United States District Court, S.D. California
D.C., J.C., and T.C., by and through their guardian, MELANIE CABELKA; and MELANIE CABELKA, individually, Plaintiffs,
COUNTY OF SAN DIEGO; SARAH WILSON; CARLOS OMEDA; FATIMAH ABDULLAH; MARILYN SPROAT, and DOES 1-100, Defendants.
William Q. Hayes, United States District Court
matters before the Court are 1) the Motion to Dismiss the
Second Amended Complaint filed by Defendants Sarah Wilson,
Carlos Olmeda, Fatimah Abdullah, and Marilyn Sproat (ECF
No. 75); 2) the Motion to Strike a Non-Party Minor’s
Confidential Information and Seal the Complaints filed by all
Defendants (ECF No. 76); 3) the Motion to Dismiss the Second
Amended Complaint filed by Defendant County of San Diego (ECF
No. 77); 4) the Motion to Appoint a Neutral Guardian Ad Litem
filed by Defendants (ECF No. 74); and 5) the Ex
Parte Motion to Appoint Melanie Cabelka as Guardian Ad
Litem filed by Plaintiffs (ECF No. 81).
February 28, 2019, Plaintiffs Melanie Cabelka and her minor
children, D.C., T.C., and J.C., filed a Second Amended
Complaint against Defendants County of San Diego (the
“County”), Sarah Wilson, Carlos Olmeda, Fatima
Abdullah, Marilyn Sproat, and Does 1 through 100 (the
“SAC”). (ECF No. 67). The SAC is the operative
complaint in this matter. Plaintiffs allege 1) first claim
against Wilson, Olmeda, Abdullah, and Sproat (collectively,
the “Social Services Defendants”) for
“Violation of Federal Civil Rights Pursuant to United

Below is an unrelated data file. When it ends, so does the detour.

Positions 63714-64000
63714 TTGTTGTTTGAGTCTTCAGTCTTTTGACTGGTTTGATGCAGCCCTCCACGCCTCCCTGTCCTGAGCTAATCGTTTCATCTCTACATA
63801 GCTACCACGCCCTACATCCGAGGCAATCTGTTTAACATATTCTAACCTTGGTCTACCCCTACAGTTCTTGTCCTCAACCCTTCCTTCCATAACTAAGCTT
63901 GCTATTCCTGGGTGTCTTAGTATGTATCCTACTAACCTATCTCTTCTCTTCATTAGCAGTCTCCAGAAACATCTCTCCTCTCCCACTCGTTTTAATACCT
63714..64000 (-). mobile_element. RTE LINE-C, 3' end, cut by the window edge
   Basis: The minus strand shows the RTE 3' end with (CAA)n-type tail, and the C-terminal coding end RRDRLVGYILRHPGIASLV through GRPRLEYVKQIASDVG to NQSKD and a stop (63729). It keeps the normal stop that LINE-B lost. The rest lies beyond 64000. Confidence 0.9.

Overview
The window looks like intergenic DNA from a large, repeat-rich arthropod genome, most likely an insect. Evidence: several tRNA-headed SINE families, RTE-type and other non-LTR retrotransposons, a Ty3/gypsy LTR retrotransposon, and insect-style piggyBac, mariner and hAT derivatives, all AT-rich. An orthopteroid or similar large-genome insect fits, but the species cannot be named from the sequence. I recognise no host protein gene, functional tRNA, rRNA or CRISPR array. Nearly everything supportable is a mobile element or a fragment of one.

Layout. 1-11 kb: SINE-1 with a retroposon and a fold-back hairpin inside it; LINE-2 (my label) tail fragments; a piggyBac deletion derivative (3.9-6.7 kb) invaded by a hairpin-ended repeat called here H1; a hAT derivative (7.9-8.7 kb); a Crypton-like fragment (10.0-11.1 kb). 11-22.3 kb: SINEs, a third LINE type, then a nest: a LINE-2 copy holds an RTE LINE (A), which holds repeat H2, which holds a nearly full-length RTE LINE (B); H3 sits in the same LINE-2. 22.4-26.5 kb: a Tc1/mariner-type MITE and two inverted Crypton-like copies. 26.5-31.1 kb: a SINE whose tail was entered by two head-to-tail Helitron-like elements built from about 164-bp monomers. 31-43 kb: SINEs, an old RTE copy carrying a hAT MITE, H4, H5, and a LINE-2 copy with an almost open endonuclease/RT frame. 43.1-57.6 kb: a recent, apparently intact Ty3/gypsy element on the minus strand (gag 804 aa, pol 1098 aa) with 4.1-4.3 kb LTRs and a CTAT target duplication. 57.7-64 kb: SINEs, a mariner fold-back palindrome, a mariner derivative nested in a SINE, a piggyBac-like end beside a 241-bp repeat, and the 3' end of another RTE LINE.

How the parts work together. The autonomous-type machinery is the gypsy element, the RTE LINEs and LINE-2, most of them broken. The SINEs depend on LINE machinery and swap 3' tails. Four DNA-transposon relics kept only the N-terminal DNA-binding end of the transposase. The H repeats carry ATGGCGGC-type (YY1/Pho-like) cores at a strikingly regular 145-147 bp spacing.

States Code, Title 42, § 1983” (id. at
28); 2) second claim against the County for
“Monell Related Claims 42 U.S.C. §
1983” (id. at 34) and negligence (id.
at 38); and 3) state law claims against all Defendants for
direct negligence (id. at 38), negligent and/or
intentional misrepresentation (id. at 41), and
intentional infliction of emotional distress (id. at
43). Plaintiffs seek general damages, special damages,
punitive damages, interest, attorneys’ fees, and costs.
Id. at 44.
29, 2019, Motions to Dismiss the SAC were filed by the Social
Services Defendants (ECF No. 75) and the County (ECF No. 77).
On May 29, 2019, Defendants collectively filed a Motion to
Strike and Seal the Complaints (ECF No. 76) and a Motion to
Appoint a Guardian Ad Litem (ECF No. 74). On June 12, 2019,
Plaintiffs filed an Ex Parte Motion to Appoint a
Guardian Ad Litem. (ECF No. 81). On the same day, Defendants
filed a Response to Plaintiffs’ Ex Parte
Motion. (ECF No. 82).
24, 2019, Plaintiffs filed Responses to Defendants’
Motion to Appoint a Guardian Ad Litem (ECF No. 86) and Motion
to Strike (ECF No. 87). On July 1, 2019, Defendants filed
Replies in support of their Motion to Appoint a Guardian Ad
Litem (ECF No. 88) and Motion to Strike. (ECF No. 89). On
July 23, 2019, Plaintiffs filed a Response to the Social
Services Defendants’ Motion to Dismiss (ECF No. 92), a
Response to the County’s Motion to Dismiss (ECF No.
93), and Requests for Judicial Notice in support of both
Responses (ECF Nos. 92-1, 93-1).
August 16, 2019, both the Social Services Defendants (ECF No.